Ensuring access to clean energy for all—Sustainable Development Goal (SDG) #7—remains one of the most elusive SDGs in developing countries. This study reviews efforts to meet this goal in a developing community, namely Esaghem Village, Manyu ... Read More Ensuring access to clean energy for all—Sustainable Development Goal (SDG) #7—remains one of the most elusive SDGs in developing countries. This study reviews efforts to meet this goal in a developing community, namely Esaghem Village, Manyu Division in Cameroon. The efforts involved the use of a micro-off-grid solar PV system. The study employed primary data collected in-situ and from the project documents, and secondary data from electronic as well as conventional sources. The review is intended to highlight the impact of political, eco-nomic, social, technological, ecological, cultural and historical (PESTECH) factors on renew-able energy (RE) initiatives in a developing country. These are important but oft-ignored historio-cultural factors in the energy domain. The review reveals how one feature of indigenous African tradition, namely the self-help ethos can be harnessed to improve clean energy access in a developing country. It also showed how factors commonly associated with developing countries such as war, administrative centralization, bureaucratic corruption and ineptitude as well as poverty, thwart RE initiatives. The review underscores the importance of non-technical dimensions of RE projects and holds many lessons for the development, manage-ment and sustainability of such projects in developing countries writ large. Access Full Article
This article is part of the Special Issue Energy Efficiency and Renewable Energy.
Highlights of SustainabilityVolume 1, Issue 3 (2022)pp. 159–170
Article11 July 2022
Peter Jean-Paul, Tek Tjing Lie, Timothy N. Anderson and Brice Vallès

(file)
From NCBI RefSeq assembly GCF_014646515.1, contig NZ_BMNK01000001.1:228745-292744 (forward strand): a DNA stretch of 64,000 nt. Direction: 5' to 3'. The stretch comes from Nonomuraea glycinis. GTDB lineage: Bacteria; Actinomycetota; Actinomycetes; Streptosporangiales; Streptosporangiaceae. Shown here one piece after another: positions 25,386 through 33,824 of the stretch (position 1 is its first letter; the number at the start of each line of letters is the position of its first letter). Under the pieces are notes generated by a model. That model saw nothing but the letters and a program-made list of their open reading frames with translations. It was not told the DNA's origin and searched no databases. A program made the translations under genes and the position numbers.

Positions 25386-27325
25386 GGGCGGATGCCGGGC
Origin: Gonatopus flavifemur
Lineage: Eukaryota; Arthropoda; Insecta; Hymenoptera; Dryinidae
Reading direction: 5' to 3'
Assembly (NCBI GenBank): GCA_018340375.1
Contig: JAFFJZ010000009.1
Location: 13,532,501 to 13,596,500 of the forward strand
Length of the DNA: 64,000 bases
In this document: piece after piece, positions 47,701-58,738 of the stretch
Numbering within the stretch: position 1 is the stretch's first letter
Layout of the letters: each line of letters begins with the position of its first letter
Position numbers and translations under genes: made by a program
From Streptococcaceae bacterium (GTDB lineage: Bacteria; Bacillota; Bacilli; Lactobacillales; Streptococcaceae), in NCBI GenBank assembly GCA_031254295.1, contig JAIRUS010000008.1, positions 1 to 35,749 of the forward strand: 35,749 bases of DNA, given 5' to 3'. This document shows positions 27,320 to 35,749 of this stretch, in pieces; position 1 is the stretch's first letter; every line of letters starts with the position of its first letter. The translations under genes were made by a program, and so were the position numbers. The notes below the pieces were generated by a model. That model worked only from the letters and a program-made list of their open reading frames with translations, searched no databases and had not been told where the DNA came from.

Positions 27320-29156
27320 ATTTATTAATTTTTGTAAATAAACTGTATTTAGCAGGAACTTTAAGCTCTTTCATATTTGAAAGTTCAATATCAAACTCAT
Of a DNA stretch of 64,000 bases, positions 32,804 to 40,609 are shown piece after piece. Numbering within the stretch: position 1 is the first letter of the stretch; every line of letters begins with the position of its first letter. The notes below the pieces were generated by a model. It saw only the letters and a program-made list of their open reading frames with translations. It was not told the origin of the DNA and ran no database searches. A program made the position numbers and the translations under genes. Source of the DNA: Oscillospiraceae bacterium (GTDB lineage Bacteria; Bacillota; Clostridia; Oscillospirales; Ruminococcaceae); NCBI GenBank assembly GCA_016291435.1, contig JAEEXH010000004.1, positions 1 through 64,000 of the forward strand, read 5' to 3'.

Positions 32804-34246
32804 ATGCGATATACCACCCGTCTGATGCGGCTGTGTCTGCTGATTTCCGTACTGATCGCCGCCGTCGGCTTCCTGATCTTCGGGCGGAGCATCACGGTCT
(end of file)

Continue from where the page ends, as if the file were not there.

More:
Disaggregated data is often used to model the cost-benefit of residential energy management systems. However, obtaining such data is time-intensive and monetarily expensive. This hinders the depth of analysis that can be done on these systems ... Read More Disaggregated data is often used to model the cost-benefit of residential energy management systems. However, obtaining such data is time-intensive and monetarily expensive. This hinders the depth of analysis that can be done on these systems and negatively influences their large-scale uptake. This study proposes a novel generalised model of these systems that uses smart meter load profile data to model their cost-benefit. Using two years of half-hourly electricity consumption data from 5379 households in London, the model was used to examine how sociodemographic, tariff structures, and the choice of operational objectives of these systems, interact to influence their cost-benefit. The results showed that the proposed model produced reliable cost-benefit results within what is normally obtained in literature. The model demonstrated that applying one set of objectives to different customers leads to an inequitable distribution in benefits; rather, an optimal set of objectives for a given customer under a specific tariff structure can be found to produce a more equitable distribution in benefits across all customers. The proposed model is replicable and uses data that can be obtained easily and cheaply from smart meters, making it versatile for large-scale cost-benefit analysis by any electricity retailer. Access Full Article